Jingle bones, Jingle bones, jingle all the way!
O what fun it is to right a bone in cast today.


A day or two ago, I pranced around with pride
And now my casted limb was seated by my side;
The leg was lean and lank, misfortune seemed my lot;
I skied into a drifted bank and got my leg upsot.


As the day went by, the story I must tell
Out onto the snow, and on my back I fell;
A doc was riding by, in a one-horse open sleigh
He saw my leg bent all around and fixed it right way


Now the ground is white, I'm cast up and still young
Take the girls tonight, and sing this sleighing song;
I can't be there with you, out in the open field
So please come by and sign my cast, before my leg is healed


The Night Before Surgery

Poem By Clement Clarke Moore
Adapted by Alan M. Reznik, MD 2003

Twas the night before Surgery and all through the house
Not to eat anything, not even a mouse.
All the doctor's orders, I followed with care.
With the hope that morning would soon be there.
Then, closing my wondering eyes so dreams could appear,
Where a miniature lens and eight instruments would peer,
And little tiny incisions so lively and quick,
I knew in a moment my knee would be un-trick.
Then more rapid than eagles his nurses all came
As he shouted, "Ligaments" and each one by name.
Anterior, Posterior, Medial and Lateral,
Torn Menisci, Cartilage and Collateral
Then fixing them all with a suture
He brought sports back to my future

And so up to the recover room I soon flew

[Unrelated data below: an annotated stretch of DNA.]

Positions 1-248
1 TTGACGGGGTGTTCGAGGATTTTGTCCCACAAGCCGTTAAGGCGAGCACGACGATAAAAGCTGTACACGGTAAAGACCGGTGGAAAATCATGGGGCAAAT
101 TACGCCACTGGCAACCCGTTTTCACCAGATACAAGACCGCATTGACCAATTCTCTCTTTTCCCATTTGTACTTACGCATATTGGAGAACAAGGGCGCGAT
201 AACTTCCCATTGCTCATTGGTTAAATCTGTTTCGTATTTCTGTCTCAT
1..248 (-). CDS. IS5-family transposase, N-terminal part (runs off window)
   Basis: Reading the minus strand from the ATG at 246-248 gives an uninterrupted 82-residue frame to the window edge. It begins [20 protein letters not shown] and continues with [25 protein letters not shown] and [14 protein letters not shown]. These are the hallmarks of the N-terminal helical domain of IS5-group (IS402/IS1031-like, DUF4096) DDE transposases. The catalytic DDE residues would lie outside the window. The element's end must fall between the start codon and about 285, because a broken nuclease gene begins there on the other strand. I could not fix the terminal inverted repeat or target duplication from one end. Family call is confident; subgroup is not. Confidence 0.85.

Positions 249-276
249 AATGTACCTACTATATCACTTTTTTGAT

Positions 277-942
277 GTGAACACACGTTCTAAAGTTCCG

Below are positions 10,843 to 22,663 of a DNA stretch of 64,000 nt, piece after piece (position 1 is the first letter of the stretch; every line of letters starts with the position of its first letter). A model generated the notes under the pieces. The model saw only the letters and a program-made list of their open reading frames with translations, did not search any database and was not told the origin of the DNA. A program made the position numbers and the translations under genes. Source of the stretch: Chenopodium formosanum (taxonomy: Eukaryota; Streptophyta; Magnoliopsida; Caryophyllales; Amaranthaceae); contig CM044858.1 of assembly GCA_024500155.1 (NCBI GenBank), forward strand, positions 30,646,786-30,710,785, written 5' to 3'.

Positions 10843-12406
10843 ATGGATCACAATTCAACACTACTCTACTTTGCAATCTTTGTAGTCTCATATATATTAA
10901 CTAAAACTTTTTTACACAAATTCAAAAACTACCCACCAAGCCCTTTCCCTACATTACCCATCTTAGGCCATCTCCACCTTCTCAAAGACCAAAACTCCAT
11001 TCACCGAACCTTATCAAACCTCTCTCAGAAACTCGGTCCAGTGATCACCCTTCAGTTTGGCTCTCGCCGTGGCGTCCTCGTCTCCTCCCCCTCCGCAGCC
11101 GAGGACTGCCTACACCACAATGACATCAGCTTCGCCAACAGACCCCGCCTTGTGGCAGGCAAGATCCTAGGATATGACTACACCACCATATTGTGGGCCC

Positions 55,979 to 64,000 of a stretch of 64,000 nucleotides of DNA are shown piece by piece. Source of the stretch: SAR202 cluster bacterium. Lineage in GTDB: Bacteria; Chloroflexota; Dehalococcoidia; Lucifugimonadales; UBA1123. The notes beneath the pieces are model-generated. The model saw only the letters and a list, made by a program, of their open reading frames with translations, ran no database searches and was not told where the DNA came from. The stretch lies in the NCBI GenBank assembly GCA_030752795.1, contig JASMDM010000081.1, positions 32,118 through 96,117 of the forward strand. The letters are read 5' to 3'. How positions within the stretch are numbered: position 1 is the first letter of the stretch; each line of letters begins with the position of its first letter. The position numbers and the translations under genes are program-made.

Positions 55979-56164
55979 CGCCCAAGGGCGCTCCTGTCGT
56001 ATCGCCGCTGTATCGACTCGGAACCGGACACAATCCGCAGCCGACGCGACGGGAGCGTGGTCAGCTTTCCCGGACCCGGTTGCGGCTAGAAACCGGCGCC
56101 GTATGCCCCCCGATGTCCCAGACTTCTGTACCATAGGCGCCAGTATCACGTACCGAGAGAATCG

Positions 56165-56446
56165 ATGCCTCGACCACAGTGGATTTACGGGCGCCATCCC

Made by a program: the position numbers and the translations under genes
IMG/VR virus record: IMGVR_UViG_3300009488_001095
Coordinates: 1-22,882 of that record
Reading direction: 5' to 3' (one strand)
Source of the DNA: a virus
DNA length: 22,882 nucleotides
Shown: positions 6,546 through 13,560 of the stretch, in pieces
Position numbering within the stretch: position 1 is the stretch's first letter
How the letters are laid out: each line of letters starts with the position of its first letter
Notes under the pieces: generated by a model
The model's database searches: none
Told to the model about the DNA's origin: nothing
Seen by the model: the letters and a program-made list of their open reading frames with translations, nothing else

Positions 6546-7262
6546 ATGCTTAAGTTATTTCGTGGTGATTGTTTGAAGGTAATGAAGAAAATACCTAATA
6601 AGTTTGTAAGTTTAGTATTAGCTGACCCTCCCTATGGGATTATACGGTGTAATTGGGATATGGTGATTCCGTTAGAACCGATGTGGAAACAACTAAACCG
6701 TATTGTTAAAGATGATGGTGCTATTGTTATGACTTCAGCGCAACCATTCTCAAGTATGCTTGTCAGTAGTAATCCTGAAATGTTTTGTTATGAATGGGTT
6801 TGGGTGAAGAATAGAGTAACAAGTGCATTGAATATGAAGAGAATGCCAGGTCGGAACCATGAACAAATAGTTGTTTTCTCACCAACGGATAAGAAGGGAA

With a face full of joys and anesthesia, too.
Then down the hall he came with a leap and a bound;
In surgical greens, and boots firmly on the ground.
He spoke not a word but went straight to this work,
And filled out my prescriptions, his pen with a jerk,
And laying his finger aside of his head,
Giving a nod up the hall and then toward my bed.
But I heard him exclaim as he strolled out of sight,
"Your surgery went well and have a great night!"

Jingle Bones

By Alan M. Reznik, MD 2002

Bone, Joint and Muscle
It's Time for the Holiday Hustle
With Doctor Reznik and his Gang
The New Year will come with a Bang.
To all those past mended,
We extend cheer blended.
Enjoy the season to the best,
And safety first before you rest.
We truly hope this card finds you well,
If not then please ring my bell.

The Twelve Days of Orthopaedics

By Alan M. Reznik, MD 200

On the Twelfth Day of Orthopaedics my patients gave to me:
Twelve ligaments tearing,
Eleven piper's fingers,
Ten toes a-spraining,
Nine ladies aching,
Eight maids a-limping,
Seven shoulders snapping,
Six knees a-catching,
Five nintendo thumbs,
Four twisting ankles,
Three fractured heels,
Two elbow cysts
And a cartilage in a bum knee!

A Poem from Years Past

The surgery is over
Recovery has begun
Some days are difficult
Some days are fun
Each day shows improvement
Your walking with ease
Keep up the good work
Take care of your knees!

One Last Poem

Last years shoulder problem
gave you some distress.
Now your surgery's over
We applaud your success.
A new year shows promise.
Your shoulder's improving.
Keep up the good work,
stay healthy, keep moving.

An Interview with Dr. Reznik

An Interview with Alan M. Reznik, M.D.

Why Orthopaedic Surgery?

Orthopaedic Surgery was a special blend of fixing things and caring for people. In college at Columbia University, as an engineering student with limited finances, the best work study job available at the time was working for a research group at Columbia Presbyterian's Babies Hospital. We studied Sudden Infant Death Syndrome, 'SIDS'. As a chemical engineering major, I was involved in understanding the affect of carbon dioxide on breathing feed back in babies as a possible cause of SIDS. Working on computer programs, running tests and meeting with the physicians regularly. The experience redirected my life path toward medical school. At Yale School of Medicine, taken with the science, mechanics, physics, problem solving and three dimensional reasoning required in orthopaedics, it was clear a career in Orthopaedics was in my future.